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Editorial: We discuss CWRU police questioning of city councilman

Councilman+Kevin+Conwell+was+stopped+for+questioning+by+CWRU+police.+
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Editorial: We discuss CWRU police questioning of city councilman

Councilman Kevin Conwell was stopped for questioning by CWRU police.

Councilman Kevin Conwell was stopped for questioning by CWRU police.

Courtesy of Cleveland City Council

Councilman Kevin Conwell was stopped for questioning by CWRU police.

Courtesy of Cleveland City Council

Courtesy of Cleveland City Council

Councilman Kevin Conwell was stopped for questioning by CWRU police.

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Over a week ago, city Councilman Kevin Conwell was stopped by Case Western Reserve University police while walking through our campus. Police were responding to a complaint of a man with missing teeth asking students for money and claimed that the black councilman’s clothing matched the description of that man. Conwell is not missing teeth and disputes his clothes reflecting the caller’s information.

We are upset that Conwell, a valued member of Cleveland’s community, received such unfair treatment on our campus. It is unacceptable, and we hope that in the future, no one who passes through CWRU will be subject to such racial profiling.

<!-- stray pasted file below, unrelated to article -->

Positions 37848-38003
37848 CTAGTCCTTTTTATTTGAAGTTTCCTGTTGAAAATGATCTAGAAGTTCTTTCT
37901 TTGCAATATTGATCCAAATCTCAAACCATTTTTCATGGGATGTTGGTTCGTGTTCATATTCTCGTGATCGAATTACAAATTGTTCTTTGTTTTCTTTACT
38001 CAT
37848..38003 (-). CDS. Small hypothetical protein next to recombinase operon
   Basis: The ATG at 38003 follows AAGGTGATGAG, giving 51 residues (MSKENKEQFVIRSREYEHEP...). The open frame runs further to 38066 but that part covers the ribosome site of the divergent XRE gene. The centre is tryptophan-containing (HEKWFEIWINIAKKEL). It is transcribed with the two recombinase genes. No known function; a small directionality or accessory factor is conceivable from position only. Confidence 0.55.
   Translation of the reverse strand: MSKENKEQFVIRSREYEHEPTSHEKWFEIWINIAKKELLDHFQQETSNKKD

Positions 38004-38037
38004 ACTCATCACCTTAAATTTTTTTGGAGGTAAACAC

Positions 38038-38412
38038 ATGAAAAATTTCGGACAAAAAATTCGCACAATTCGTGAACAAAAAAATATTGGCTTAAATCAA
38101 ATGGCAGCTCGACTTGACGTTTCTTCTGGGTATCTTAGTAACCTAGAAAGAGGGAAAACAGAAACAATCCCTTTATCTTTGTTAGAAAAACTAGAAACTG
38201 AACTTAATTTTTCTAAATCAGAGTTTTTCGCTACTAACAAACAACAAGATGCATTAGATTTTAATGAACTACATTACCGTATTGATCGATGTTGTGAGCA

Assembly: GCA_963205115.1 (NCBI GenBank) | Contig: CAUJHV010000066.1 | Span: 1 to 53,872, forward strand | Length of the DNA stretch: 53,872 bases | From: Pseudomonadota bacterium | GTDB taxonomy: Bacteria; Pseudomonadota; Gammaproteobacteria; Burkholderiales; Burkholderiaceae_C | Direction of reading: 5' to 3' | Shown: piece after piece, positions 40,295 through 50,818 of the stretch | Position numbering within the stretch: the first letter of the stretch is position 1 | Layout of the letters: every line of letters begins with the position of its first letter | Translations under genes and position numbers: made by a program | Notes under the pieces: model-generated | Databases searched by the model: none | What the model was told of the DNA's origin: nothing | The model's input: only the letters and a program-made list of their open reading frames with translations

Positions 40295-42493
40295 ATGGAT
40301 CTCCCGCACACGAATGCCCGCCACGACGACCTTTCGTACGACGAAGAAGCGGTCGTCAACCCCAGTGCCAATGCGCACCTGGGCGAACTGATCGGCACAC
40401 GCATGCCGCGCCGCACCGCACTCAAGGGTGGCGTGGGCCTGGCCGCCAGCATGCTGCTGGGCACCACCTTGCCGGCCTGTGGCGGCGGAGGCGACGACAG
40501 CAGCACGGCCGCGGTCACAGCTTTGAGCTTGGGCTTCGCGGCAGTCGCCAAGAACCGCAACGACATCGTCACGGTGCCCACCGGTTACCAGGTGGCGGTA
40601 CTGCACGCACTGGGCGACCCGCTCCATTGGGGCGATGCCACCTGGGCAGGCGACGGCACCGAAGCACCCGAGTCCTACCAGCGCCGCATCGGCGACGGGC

Fortunately, the CWRU Division of Public Safety is taking steps to prevent such incidents from happening again. All members of the division will receive additional training this month regarding interactions with the community. President Barbara Snyder also apologized to Conwell via phone call.

While we think it’s a good sign that the University has responded by both apologizing and providing additional education to police officers, we want to emphasize the importance of ongoing training. The racial profiling that Conwell experienced is something that happens far too often to people of color.

In order to combat this systemic problem, the Division of Public Safety needs to be proactive rather than reactive. Being proactive means taking precautionary measures to identify and address racial biases and teaching police officers to serve our community without discriminating against people of color.

The editorial board also spoke to a student cofounder of the #webelonghere movement at CWRU, which started in 2014. The student emphasized the importance of keeping records of all stops that police make on our campus, including information about the race of the person being questioned and a description of the reason for and result of the stop.

We want to add to the suggestion by proposing that these records be continuously audited to make sure that any possible instances of racial profiling are further investigated and addressed. Meticulous recordkeeping and training of police officers will set our campus on the path to decreasing racial bias.

We also want to encourage members of our community to continue to speak out, as Councilman Conwell did, if they feel they have been racially profiled. Keeping silent will not aid in solving this problem.

As a final message, we want to make sure that members of our community are not discouraged from calling the police if they do see a real threat to the safety of our campus.

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Editorial: We discuss CWRU police questioning of city councilman